“Genji had made his confession. The result was that his longing increased. Fearful of being overheard, however, he found the subject a difficult one to approach, even gingerly. His visits were very frequent. Choosing times when she was likely to have few people with her, he would hint at his feelings, and she would be in an agony of embarrassment. Since she was not in a position to turn him away, she could only pretend that she did not know what was happening. (p.452)
But then this chapter also brings up another question about what exactly the novel portrays. Starting on page 458, we see that the ladies in Genji’s household spend the rainy summer reading popular illustrated romances (like Tale of Genji itself was written to be), and there is some general discussion as to whether these romances were even portraying true incidents. One of the stories they mention is The Tale of Sumiyoshi, which you can read about some here:
This discussion continues until page 461, and it even includes some self-referential comments on the use of fiction and whether any of them have characters like Genji and Tamakazura. They mention a few other romances of the day by name and get into fictional tropes. Meanwhile, the chapter ends with Tō no Chūjō getting an inkling of the whereabouts of his missing daughter and Yūgiri looking for a shot at Tō no Chūjō for separating him from the love of his life, Tō no Chūjō’s second daughter Kumoinokari.
Chapter 26, “Wild Carnations,” shows more of Tō no Chūjō’s quest to find any of his illegitimate daughters so he can have a chance to gain power through them at court. His legitimate first two daughters are not cooperating with his plans, and he does find one girl from Omi and brings her to court though she is a very rough, uncultured sort of girl, and he discovers Tamakazura is also his long lost daughter.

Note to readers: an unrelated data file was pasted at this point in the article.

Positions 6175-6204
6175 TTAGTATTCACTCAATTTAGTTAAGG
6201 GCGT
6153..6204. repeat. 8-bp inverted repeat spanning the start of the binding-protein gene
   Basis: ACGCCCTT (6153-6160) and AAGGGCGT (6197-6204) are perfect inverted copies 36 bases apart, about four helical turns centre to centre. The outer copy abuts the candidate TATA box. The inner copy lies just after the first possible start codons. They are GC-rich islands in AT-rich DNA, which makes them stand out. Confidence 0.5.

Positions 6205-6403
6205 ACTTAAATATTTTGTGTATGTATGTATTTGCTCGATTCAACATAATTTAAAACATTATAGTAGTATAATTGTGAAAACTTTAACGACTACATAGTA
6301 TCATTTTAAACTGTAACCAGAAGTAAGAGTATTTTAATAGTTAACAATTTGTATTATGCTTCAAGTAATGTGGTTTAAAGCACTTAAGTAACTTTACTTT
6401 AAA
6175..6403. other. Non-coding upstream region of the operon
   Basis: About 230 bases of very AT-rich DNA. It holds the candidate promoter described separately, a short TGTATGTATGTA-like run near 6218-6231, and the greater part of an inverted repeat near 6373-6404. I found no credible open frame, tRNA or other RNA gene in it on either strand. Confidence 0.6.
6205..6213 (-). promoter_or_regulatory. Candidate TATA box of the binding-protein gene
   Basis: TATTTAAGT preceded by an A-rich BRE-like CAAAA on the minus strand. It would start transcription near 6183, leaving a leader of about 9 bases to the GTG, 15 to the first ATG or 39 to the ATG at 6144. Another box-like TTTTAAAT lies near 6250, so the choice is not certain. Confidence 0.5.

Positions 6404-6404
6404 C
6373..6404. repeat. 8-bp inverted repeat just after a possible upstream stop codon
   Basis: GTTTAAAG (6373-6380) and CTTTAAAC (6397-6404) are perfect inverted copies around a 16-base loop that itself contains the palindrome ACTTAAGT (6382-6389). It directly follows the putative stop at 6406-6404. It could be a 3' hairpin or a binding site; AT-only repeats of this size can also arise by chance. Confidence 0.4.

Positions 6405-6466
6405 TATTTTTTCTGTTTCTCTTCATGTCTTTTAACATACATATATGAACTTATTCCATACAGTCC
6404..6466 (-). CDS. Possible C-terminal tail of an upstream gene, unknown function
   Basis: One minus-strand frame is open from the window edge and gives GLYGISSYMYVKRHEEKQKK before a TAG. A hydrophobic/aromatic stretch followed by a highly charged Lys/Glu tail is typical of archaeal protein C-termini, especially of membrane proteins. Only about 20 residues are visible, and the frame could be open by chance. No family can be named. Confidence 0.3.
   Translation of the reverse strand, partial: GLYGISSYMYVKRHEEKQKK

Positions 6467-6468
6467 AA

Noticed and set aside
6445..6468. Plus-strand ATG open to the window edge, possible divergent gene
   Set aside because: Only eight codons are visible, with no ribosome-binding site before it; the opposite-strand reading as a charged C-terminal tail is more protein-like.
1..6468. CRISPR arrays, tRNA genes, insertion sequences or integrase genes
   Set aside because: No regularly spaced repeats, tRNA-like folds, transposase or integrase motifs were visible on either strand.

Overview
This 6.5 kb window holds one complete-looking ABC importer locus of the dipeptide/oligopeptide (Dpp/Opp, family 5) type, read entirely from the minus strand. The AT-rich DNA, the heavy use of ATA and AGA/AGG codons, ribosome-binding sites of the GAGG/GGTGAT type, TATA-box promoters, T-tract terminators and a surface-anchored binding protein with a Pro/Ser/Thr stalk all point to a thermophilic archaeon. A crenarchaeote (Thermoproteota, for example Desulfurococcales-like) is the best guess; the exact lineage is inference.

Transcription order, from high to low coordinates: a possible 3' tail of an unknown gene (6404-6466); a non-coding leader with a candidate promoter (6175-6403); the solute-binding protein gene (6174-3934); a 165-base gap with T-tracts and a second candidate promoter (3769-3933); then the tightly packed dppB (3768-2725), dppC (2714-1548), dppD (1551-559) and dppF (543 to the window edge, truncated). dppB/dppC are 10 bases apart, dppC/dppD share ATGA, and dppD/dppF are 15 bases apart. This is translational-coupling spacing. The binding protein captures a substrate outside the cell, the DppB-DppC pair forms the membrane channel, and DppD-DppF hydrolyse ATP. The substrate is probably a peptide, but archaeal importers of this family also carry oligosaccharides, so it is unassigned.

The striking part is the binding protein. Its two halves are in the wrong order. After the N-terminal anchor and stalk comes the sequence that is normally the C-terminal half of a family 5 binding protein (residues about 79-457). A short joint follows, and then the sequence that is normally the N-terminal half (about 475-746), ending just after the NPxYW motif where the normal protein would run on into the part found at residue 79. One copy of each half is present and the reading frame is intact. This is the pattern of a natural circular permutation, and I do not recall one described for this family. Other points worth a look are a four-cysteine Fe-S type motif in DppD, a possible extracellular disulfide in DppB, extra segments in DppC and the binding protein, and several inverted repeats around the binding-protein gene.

In chapter 27, “Flares,” Genji uses the excuse of teaching Tamakazura the koto to spend time near her. This chapter does have some nice musical interludes that are quite pleasant to read in spite of the subtext.
Chapter 28, “The Typhoon,” is interesting since Yūgiri accidentally catches sight of Genji’s principal wife, Murasaki, during the storm, and he grows somewhat infatuated with her, so he spends some time away from Genji’s house with his grandmother at Sanjō. When he does return to Genji’s house, he accidentally sees his father’s sexual overtures toward Tamakazura and is shocked. He also sees clearly that Tamakazura is upset by Genji’s behavior.
If you like descriptions of the pomp of the royal court, then you’ll love chapter 29, “The Royal Outing.” The emperor’s retinue goes out hunting, and Genji decides this is the moment for Tō no Chūjō to discover Tamakazura is his daughter. At this point, Tō no Chūjō gives Yūgiri permission to marry Kumoinokari. Tamakazura’s storyline wraps up in chapters 30 and 31 as she marries a new suitor who petitions her real father Tō no Chūjō, a man she doesn’t particularly like either. It is an unhappy situation she marries in to. Her new husband Higekuro has a wife whose mental health was already fragile, and his taking a second wife sends her over the edge. Murasaki Shikibu as usual highlights the deeper feelings of her female characters dealing with their men’s fickle behavior and handles the difficulty of the wife’s position quite sensitively, with her father trying to persuade her to leave her husband and return to his household instead of enduring the insult of him taking a second wife. Meanwhile, Genji can’t quite squelch rumors that he had designs on Tamakazura himself, and he tries to tell himself he didn’t really want her after all.